Monday, January 5, 2015

The 12 Days

And so today marks the twelfth day of Christmas. We began on Christmas Day and opened a gift of some sort each day. Whether a family gift or an experience, the goal was to celebrate, slowly, intentionally and joyfully. 

At one point years ago, I found myself completely over the chaos of Christmas morning. Jesus can get lost in the flurry and that's the last thing we wanted. We decided to do something different and we have enjoyed the twelve days ever since. 

The goal is to keep a reasonable budget and each year we include some days where the gift is one we give. At some point each day, we read from our beautiful book "The 12 Days of Christmas" about the significance of each gift in the song, then we sing it and we always belt out the "5 golden rings"! Following the song, the gift is given. We have a ball with this and each year it looks a little different. We will celebrate Epiphany tomorrow and the Christmas tree will come down and all of the celebrations will be over until next year.
We've enjoyed every gift and every day and we will do this as long as it makes sense for our family. It's made the holidays feel like a season of savoring and enjoying and slowing down. And this is exactly what we wanted.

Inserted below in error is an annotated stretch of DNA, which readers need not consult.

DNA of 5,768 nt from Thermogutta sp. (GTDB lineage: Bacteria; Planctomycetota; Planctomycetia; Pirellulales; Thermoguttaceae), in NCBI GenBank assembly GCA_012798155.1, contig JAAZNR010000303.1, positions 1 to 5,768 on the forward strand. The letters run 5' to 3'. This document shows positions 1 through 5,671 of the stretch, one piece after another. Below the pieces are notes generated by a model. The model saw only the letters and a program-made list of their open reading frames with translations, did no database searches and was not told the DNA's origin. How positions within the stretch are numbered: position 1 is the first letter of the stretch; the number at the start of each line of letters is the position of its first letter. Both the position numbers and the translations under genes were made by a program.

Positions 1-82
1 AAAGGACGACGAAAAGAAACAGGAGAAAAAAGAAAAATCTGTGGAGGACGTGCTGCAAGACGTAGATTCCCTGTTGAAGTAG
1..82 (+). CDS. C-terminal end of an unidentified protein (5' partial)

Epiphany, observed on January 6th, is traditionally the holiday that marks the visit of the Magi to the Christ child, and corresponds with the 12th day of Christmas. (Quick background for celebrating Epiphany can be found here.)  While most of us are usually very holiday-ed out by this point, our family has found it to still be a special day, and a way to continue to "spread out" the celebrations.

Knowing that I am usually quite sick of wrapping paper and even sugar by the time Epiphany rolls around, though, we have developed some simple and easy traditions that still mark the day as important, but are not overly taxing.

Here are  the ways we have observed Epiphany over the years.  Sometimes we do these just as a family, and sometimes we have friends or extended family join in.

1.) Gifts:  We choose to keep gift-giving more simplified and extended by giving our kids their stockings from St. Nicholas on December 6th and a couple of gifts on Christmas Day.  Then we save the gifts that our children buy for each other for Epiphany.  This has worked out well for a few reasons:  1.)  Instead of getting lost among the other gifts on Christmas Day, the kids have time and ability to better appreciate what they are giving and receiving from each other, 2.) They can shop for these gifts during the after-Christmas sales :) and 3.) The joy gets stretched out for a whole month!

2.) Traditions:  "Chalking the door" is a tradition for Epiphany that has origins going back many centuries.  The common practice is to write the year, with the letters "C+M+B" in the middle. (So this year, we will write 20 C+M+B 15.) The letters have stood for the first names of the legendary wise men (Caspar, Melchior and Balthazar) and also the Latin words, Christus mansionem benedicat,  which translates as "Christ bless this house."  Our kids have always thought we were weird to do this, but a couple of years ago when we were traveling through Germany and Austria we saw these markings on all kinds of doors!  They were excited to see this is a tradition practiced in many cultures.